It’s hard not to notice the sudden influx of lemmings! They come out at night, scurrying and scuttling about through the fields, roads, and sidewalks, master administrators of the heebie-jeebies. They don’t come very close to people, but they do, however, make driving terrifying. A friend drove us home after an invigorating dose of karaoke one night. Our little buggie was winding back and fourth between the lemmings like a speedy downhill skier artfully dodging the flags. The next morning always reveals the lemming-carnage of the previous night; the path is speckled with the victims of less artful dodging.
Admittedly, it gives the city a bit of an eerie feeling. After the pristine, breathtaking beauty of the winter, the spring has brought plagues of lemmings (three years ago, it was plagues of beetles), the snow has melted away to reveal seven months of litter and cigarette butts, and the dirt and dust, no longer tucked away under their snowy quilts, have risen and are seeking vengeance on all of our tender eyes.
In my opinion, this territory isn’t exactly people-friendly! In an odd way, it somewhat reminds me of the birth of St. Petersburg – an unnatural city willed into existence under impossible circumstances. The land is retaliating, sending beetles and lemmings and dust storms to push out the intruders. Yes yes yes, I exaggerate; apocalyptic scenarios are all the rage these days. But nonetheless, there’s something obtrusive about it all, something ever so slightly off-center.
On a livelier note, a few weekends ago it was Easter! The Eastern Orthodox Easter comes a week after the Christian Easter. My friend Natasha invited me to her small village, Talinka, which was just the best.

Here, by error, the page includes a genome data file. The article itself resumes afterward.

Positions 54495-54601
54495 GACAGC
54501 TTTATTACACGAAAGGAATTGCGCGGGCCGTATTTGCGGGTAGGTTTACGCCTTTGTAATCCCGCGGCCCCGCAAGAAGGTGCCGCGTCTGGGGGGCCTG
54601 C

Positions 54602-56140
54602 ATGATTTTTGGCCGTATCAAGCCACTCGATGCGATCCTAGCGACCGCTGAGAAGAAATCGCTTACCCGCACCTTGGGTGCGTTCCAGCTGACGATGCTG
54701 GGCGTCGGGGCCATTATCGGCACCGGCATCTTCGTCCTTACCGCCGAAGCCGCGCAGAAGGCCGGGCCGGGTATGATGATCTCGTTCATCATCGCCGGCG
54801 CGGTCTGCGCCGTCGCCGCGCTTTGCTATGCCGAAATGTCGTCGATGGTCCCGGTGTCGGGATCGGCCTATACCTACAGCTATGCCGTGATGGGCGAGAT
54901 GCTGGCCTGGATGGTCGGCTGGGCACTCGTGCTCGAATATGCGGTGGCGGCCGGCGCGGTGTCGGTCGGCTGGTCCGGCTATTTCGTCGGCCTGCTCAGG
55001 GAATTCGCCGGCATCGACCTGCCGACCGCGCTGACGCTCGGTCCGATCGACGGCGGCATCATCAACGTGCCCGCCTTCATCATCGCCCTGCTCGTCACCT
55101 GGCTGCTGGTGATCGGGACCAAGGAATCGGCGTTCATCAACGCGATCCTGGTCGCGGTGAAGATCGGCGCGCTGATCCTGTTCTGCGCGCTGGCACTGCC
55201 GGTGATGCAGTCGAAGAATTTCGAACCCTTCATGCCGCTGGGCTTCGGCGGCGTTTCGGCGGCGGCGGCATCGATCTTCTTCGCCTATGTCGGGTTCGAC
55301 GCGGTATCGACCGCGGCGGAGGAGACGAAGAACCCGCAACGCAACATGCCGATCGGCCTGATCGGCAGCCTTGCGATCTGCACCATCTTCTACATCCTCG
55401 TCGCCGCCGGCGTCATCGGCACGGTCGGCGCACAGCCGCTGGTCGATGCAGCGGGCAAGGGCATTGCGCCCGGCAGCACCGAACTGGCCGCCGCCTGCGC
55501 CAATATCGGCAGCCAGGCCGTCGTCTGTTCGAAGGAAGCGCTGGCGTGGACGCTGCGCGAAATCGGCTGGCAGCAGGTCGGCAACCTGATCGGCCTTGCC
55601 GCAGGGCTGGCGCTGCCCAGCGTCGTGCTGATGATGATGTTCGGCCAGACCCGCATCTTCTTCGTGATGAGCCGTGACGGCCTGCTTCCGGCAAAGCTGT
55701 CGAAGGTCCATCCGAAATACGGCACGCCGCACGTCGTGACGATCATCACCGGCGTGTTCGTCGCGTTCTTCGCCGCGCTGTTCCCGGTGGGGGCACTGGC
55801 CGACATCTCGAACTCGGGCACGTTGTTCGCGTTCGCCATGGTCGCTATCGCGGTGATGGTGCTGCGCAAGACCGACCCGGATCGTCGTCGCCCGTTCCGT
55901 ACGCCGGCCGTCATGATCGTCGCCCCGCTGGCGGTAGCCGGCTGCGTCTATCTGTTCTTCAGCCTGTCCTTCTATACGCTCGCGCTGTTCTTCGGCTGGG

We arrived and immediately set to baking a preposterous amount of bread goods. Dough after dough was pinched, punched, patted, rolled, twisted, flattened, and fluffed. We beat eggs and sugar together until we produced a new, edible White-out. We made messes that would put preschool kids to shame.
We dyed eggs with water steeped in red onion skins, producing a heavenly burgundy brown hue. The eggs came straight from the family’s chickens, just as the onions came straight from the family’s farm.
We used store-bought dyes, too, adding bursts of flashy color. Then Natasha’s mum put together a dairy disco party of tvorog (kind of like dry cottage cheese), smetana (sour cream), sugar, and one or two raw eggs, and the arsenal of food was ready.
We walked to the church to baptize our foods. We lit candles for our favorite saints (I wanted to light mine for St. Nicholas, the patron saint of travelers, but he was not represented amongst the cache of gold-incrusted icons). The priest splashed water on all the cakes, buns, and eggs, and we walked back, taking long way home, skipping through the village with our heavily-icinged and now holy treats.
We (Natasha, her sister, their four friends, and I) spent about 7 hours in the incredible banya that her father built, tearing apart and devouring dried fish from the river, glugging down Kvas, laughing, sweating, beating each other with birch branches, sloughing off all that could be sloughed off. We finished the night like freshly born babies with very strong fish breath.
The next day consisted of visiting family and breaking eggs (two people knock their boiled eggs together, tip to tip or bum to bum, and whosever egg doesn’t crack is the victor), constantly eating, and running around the forest reciting Pushkin at the top of our lungs. That last bit is not necessarily a typical Easter tradition! 🙂